Taco Training: An Endurance Athlete’s Guide to San José del Cabo, Mexico

, November 24, 2017

It’s official: Los Cabos reputation is slowly being prised away from a drunkard’s den to a haven for health. The region that sits at the tip of Mexico’s Baja California is in fact dotted with facilities for proper training, made more wonderful by a long spell of warm weather through the winter months.

The blossoming downtown area of San José del Cabo serves as an outstanding base for training, with diverse terrain leaping out from the swimmable beaches. Take confidence in the fact that San José caters for the full demands of endurance recovery and schedule sessions for a dedicated training stay. Here are some notes from my stay, when Ironman Los Cabos truly changed the pulse of this idyllic oceanfront.


Runners have it best in San José del Cabo, thanks to a nearby hill and running track. The 8-lane, 400m athletics track sits within the town’s impressive sports facility, “Estadio de San José del Cabo”. The track is open from 7am to 10pm and doesn’t have an entry fee. Though the rubberised surface is old tech and worn [November 2017], and the eight lane was ripped out by floods in August, it’s a good facility for honest training and floodlit sessions.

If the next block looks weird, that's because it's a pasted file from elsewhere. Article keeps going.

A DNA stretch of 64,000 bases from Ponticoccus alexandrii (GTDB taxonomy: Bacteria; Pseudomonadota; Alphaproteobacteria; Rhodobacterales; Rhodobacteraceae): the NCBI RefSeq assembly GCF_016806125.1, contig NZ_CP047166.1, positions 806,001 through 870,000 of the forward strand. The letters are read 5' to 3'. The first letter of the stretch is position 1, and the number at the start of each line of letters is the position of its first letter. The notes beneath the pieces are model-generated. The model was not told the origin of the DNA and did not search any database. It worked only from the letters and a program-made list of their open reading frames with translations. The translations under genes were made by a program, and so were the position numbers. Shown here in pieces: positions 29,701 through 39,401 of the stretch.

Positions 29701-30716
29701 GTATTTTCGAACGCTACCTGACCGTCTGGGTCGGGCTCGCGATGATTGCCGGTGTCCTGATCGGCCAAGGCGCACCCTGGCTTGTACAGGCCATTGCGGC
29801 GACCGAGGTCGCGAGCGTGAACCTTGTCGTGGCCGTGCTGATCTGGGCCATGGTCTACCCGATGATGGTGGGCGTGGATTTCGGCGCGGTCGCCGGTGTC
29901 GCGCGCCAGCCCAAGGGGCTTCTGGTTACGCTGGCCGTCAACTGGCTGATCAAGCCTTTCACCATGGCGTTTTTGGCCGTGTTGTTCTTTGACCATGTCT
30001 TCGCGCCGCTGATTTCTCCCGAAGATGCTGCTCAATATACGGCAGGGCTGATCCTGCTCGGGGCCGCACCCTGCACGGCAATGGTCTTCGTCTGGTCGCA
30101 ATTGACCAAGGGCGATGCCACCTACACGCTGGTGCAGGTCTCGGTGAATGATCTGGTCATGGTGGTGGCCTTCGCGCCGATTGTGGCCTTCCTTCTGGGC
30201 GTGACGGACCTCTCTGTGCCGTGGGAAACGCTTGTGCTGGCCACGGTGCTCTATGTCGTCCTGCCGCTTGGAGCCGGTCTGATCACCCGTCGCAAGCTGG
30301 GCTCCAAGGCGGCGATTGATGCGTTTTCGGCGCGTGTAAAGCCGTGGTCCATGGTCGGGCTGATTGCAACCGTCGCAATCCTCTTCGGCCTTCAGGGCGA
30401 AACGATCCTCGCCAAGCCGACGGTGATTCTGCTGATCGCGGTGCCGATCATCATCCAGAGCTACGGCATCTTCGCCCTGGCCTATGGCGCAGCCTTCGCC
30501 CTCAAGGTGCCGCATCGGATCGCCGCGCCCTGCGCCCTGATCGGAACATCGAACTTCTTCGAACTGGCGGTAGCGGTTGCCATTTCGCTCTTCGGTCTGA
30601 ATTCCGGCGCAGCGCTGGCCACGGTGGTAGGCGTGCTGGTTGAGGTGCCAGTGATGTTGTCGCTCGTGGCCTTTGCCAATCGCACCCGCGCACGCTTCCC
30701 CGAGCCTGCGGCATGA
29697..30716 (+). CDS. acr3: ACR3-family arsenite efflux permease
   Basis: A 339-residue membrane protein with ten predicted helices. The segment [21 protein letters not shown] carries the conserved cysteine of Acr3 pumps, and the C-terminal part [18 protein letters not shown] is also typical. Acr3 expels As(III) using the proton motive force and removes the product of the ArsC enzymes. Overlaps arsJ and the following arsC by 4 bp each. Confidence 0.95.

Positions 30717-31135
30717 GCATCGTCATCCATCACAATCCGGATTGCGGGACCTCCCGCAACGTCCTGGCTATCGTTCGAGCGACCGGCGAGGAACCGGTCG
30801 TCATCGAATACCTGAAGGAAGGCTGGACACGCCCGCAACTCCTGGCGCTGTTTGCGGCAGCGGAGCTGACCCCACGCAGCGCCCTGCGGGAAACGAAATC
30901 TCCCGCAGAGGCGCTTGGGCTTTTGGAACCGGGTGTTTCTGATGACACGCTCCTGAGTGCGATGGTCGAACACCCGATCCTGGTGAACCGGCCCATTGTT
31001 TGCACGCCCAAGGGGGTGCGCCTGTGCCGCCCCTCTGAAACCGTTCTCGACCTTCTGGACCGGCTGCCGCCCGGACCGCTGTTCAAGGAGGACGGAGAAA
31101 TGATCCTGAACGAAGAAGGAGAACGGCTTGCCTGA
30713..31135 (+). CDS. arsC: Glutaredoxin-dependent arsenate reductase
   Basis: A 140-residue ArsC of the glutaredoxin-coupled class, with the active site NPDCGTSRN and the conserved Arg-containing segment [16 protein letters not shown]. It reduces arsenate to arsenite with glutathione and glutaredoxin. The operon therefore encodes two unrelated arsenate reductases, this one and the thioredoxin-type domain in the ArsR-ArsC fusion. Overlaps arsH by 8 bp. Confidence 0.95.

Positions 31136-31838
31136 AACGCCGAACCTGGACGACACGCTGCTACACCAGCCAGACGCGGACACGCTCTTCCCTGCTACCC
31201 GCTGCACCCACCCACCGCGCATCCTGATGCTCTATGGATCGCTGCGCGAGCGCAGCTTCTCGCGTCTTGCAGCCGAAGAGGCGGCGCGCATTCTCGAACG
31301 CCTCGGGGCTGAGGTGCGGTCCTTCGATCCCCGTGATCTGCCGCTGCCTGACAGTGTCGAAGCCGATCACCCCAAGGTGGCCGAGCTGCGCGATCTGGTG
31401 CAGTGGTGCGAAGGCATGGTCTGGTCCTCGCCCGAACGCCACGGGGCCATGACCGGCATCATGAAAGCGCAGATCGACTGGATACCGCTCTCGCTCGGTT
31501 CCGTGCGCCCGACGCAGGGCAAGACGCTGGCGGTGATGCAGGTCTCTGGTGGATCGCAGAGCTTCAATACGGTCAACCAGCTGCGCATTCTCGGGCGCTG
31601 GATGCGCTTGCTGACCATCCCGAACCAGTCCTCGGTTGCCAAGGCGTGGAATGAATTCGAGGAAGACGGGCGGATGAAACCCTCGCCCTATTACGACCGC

For running trails and some climbing, look west and up the hill for 1.2km at 9%. I created a Strava Segment, Upward Punch from San José, mapping the route to the natural summit – just note that the trail is crumbling nicely so some kind of trail shoes are a must (I was in Salmon S/Lab Sense 6 SG). From the top of the climb, you’ll come across a fork – left takes you down anti-clockwise and back to town, with the right direction guiding you further through the hills. If you hit the wall, dive back to the Tourist Corridor and hail the purple and orange “Ruta del Desierto” bus to get back to town – bring cash but don’t worry about exact change.

Terenzo Bozzone on the road to victory at Ironman Los Cabos 70.3 (2017)

Running along San José pavements is an option though there aren’t long uninterrupted sections in the area. One starting point would be to familiarise yourself with the strip of hotels and pavement at the San José end of the Resort Strip – Paseo Malecon is the road’s name. As for safety, take care when crossing the faded zebra crossings – they aren’t really respected by motorists.